Beacon Reports Growing Losses in 2005

April 02, 2006 by Jeff Shepard

Beacon Power Corp. reported a net loss of $9.3 million, or ($0.20) per share for the fiscal year ended December 31, 2005, compared with a net loss in 2004 of $5.3 million, or ($0.12) per share. The higher loss in 2005 is attributable to the non-recurring gain on the sale of equity investments in Evergreen Solar, Inc., of $3.6 million in 2004, as well as higher spending in 2005 on several research and development contracts and nonrecurring expenses of $1.3 million relating to a proposed acquisition that was terminated.

For the fourth quarter of 2005, the company reported a net loss of $3.2 million, or ($0.07) per share, compared to net income of $0.9 million, or $0.02 per share, for the fourth quarter of 2004. This result is also primarily attributable to the nonrecurring gain on the sale of equity investments in Evergreen Solar, Inc., which were reported in the fourth quarter of 2004.

At December 31, 2005, the company had $13.9 million in cash and cash equivalents, compared to $5.1 million at December 31, 2004. The company's working capital was $13.2 million. In 2005, the company raised approximately $17 million through new investment. These funds will be used to develop and test its next-generation flywheel system, as well as begin development on the full-scale Smart Energy Matrix that is expected to provide frequency regulation services on the electricity grid. The company's cash and cash equivalents at December 31, 2005, will support its business plan into the first quarter of 2007.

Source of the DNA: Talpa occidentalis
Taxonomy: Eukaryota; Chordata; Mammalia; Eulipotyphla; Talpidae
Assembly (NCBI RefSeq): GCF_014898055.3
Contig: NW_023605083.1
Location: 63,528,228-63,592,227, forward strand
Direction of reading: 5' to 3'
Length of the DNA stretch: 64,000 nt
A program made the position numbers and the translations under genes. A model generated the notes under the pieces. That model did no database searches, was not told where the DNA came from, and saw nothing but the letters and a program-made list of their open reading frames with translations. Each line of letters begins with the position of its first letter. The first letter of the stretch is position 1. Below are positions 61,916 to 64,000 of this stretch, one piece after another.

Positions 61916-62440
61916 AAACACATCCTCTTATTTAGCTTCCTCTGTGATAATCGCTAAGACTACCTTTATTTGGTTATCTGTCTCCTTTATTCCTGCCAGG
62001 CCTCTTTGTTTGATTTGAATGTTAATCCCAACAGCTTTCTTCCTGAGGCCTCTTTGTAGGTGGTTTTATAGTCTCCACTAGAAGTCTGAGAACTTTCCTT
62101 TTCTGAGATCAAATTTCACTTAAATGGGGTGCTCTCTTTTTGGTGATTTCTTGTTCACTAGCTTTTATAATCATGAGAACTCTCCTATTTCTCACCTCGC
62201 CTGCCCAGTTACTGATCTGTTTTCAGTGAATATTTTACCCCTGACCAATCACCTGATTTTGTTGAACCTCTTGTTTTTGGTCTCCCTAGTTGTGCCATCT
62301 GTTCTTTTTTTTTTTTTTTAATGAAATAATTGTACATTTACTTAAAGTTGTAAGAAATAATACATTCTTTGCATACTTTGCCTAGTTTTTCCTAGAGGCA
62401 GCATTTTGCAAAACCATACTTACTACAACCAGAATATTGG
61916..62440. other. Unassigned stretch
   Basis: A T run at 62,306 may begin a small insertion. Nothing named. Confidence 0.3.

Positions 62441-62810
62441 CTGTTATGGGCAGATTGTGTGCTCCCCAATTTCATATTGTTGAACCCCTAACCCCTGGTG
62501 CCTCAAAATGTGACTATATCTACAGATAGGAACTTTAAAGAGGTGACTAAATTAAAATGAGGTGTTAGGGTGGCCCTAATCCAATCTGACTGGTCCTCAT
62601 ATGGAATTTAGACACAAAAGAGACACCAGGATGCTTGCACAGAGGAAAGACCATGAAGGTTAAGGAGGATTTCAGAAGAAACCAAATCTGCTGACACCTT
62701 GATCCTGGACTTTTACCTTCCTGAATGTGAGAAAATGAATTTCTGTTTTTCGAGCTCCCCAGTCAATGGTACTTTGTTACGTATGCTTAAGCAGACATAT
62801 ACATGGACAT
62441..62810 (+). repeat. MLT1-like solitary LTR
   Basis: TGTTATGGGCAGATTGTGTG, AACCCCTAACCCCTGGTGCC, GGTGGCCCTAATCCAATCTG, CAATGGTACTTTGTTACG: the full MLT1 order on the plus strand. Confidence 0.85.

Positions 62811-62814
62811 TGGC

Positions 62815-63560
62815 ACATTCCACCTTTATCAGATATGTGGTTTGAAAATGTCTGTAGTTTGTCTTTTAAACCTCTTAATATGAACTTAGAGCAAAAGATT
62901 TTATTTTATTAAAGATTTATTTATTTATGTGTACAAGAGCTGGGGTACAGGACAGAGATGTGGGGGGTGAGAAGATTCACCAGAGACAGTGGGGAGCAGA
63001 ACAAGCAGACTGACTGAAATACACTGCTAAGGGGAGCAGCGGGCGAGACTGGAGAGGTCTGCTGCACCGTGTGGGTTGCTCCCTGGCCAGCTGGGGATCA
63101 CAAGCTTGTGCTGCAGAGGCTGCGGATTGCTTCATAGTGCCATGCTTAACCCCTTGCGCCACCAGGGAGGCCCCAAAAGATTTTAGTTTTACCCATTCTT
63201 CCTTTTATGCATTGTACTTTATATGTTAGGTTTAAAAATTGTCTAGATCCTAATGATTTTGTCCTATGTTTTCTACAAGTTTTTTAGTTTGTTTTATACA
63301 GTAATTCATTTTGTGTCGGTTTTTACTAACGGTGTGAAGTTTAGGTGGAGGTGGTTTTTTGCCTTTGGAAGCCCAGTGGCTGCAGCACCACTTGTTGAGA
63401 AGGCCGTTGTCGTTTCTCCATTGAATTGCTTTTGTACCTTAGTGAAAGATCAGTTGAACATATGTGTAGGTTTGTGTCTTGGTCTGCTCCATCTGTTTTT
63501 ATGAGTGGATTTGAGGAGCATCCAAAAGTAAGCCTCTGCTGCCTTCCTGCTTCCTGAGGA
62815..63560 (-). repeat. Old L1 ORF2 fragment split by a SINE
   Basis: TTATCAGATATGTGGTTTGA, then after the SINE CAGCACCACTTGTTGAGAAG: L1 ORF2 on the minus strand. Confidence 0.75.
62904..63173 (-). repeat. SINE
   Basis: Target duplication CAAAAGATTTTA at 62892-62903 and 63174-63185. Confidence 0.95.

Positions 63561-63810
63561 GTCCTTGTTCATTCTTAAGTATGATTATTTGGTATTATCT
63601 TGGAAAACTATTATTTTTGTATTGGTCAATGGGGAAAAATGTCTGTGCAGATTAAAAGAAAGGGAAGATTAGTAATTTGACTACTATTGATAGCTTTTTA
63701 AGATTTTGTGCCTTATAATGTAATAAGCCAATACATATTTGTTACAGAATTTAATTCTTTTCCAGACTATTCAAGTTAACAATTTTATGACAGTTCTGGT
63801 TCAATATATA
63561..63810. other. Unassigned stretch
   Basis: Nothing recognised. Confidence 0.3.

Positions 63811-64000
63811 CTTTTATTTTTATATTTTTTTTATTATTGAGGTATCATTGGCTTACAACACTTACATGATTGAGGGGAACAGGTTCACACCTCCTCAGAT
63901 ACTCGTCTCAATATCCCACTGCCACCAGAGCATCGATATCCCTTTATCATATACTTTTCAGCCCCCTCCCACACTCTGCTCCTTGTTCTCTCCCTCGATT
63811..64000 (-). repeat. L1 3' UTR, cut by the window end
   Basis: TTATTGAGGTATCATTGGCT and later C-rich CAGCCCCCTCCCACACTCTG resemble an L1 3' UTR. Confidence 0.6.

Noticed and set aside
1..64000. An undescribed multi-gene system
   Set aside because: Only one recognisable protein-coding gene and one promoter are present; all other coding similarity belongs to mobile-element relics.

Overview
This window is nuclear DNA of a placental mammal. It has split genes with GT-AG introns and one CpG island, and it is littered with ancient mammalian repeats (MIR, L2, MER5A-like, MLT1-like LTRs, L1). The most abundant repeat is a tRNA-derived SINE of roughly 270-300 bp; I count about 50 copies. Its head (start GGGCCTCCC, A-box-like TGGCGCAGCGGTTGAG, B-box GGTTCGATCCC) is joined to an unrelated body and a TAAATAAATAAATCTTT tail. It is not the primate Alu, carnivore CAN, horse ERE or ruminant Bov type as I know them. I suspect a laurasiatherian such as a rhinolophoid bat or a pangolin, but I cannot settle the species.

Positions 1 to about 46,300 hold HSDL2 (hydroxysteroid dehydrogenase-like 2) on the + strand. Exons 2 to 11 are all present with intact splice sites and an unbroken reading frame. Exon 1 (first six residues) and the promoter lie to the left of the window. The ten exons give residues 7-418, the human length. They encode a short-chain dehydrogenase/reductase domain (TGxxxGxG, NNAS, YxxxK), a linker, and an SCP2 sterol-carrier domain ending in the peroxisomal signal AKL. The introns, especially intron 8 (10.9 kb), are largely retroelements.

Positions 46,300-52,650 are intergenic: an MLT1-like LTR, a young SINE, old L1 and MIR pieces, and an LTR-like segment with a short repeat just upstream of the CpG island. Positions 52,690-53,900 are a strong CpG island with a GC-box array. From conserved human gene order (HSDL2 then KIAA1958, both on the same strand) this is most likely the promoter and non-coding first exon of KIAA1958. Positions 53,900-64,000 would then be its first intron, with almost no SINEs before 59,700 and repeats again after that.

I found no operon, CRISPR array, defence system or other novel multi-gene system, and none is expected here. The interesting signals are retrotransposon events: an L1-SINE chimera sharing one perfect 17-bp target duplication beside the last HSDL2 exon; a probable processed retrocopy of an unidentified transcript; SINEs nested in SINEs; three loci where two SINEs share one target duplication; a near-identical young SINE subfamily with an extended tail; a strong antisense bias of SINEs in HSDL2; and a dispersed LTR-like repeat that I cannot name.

"2005 was a great year for Beacon Power in terms of the progress we made toward commercialization of our flywheel systems for frequency regulation," said Bill Capp, Beacon Power president and chief executive officer. "We signed several significant development contracts, designed and delivered our first demonstration system, and made substantial progress on the second system. Our plan to design, build, own and operate multiple 20-megawatt flywheel frequency regulation plants and generate long-term revenues from the services is based in part on what we'll learn from these demonstrations. Indeed, they provide invaluable opportunities to accelerate our progress toward larger-scale commercialization of high-energy flywheels for frequency regulation."

"In 2006, we expect to design and build our first 25kWh flywheel, which will be the core component of our Smart Energy Matrix," Capp continued. "We are hiring experienced engineers and other staff to help us complete this effort on schedule. We will also continue to pursue additional contracts, strengthen our relationships with grid operators, utilities and other potential partners, and identify new markets for our patented energy storage technologies."